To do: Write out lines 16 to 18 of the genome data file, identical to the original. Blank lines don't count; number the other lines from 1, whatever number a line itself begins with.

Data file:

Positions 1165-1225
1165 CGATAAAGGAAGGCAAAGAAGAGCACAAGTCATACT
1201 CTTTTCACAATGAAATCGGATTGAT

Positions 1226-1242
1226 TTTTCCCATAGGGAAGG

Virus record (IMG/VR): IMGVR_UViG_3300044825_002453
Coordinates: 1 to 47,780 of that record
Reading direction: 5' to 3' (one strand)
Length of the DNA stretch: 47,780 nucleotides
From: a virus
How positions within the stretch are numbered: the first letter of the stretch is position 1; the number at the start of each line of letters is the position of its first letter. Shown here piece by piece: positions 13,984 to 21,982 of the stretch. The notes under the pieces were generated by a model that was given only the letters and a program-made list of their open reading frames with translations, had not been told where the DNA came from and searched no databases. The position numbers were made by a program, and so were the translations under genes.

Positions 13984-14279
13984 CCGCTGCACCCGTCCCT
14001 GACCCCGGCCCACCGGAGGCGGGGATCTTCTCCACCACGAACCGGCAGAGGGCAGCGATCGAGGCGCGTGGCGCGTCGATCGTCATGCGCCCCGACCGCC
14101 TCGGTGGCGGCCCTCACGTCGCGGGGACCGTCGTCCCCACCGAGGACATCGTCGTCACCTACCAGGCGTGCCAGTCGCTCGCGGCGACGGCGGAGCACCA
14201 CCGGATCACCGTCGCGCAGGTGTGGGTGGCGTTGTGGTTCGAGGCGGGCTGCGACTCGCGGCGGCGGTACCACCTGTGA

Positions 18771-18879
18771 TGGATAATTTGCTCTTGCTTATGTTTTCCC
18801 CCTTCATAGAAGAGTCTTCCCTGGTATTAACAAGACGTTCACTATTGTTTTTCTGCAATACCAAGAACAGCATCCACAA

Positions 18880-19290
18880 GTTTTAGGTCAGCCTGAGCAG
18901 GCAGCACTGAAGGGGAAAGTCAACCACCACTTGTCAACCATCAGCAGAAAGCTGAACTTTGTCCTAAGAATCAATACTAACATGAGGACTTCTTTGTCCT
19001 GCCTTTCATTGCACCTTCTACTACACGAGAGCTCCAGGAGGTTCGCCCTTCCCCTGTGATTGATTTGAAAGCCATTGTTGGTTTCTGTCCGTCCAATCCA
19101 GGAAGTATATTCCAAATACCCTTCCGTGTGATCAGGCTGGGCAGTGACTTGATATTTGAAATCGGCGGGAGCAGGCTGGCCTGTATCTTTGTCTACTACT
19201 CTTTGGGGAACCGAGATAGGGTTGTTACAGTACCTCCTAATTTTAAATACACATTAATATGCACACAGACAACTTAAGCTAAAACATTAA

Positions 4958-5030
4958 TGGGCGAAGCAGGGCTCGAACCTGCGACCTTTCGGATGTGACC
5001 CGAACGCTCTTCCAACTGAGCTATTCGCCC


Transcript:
14201 CCGGATCACCGTCGCGCAGGTGTGGGTGGCGTTGTGGTTCGAGGCGGGCTGCGACTCGCGGCGGCGGTACCACCTGTGA

Positions 18771-18879
18771 TGGATAATTTGCTCTTGCTTATGTTTTCCC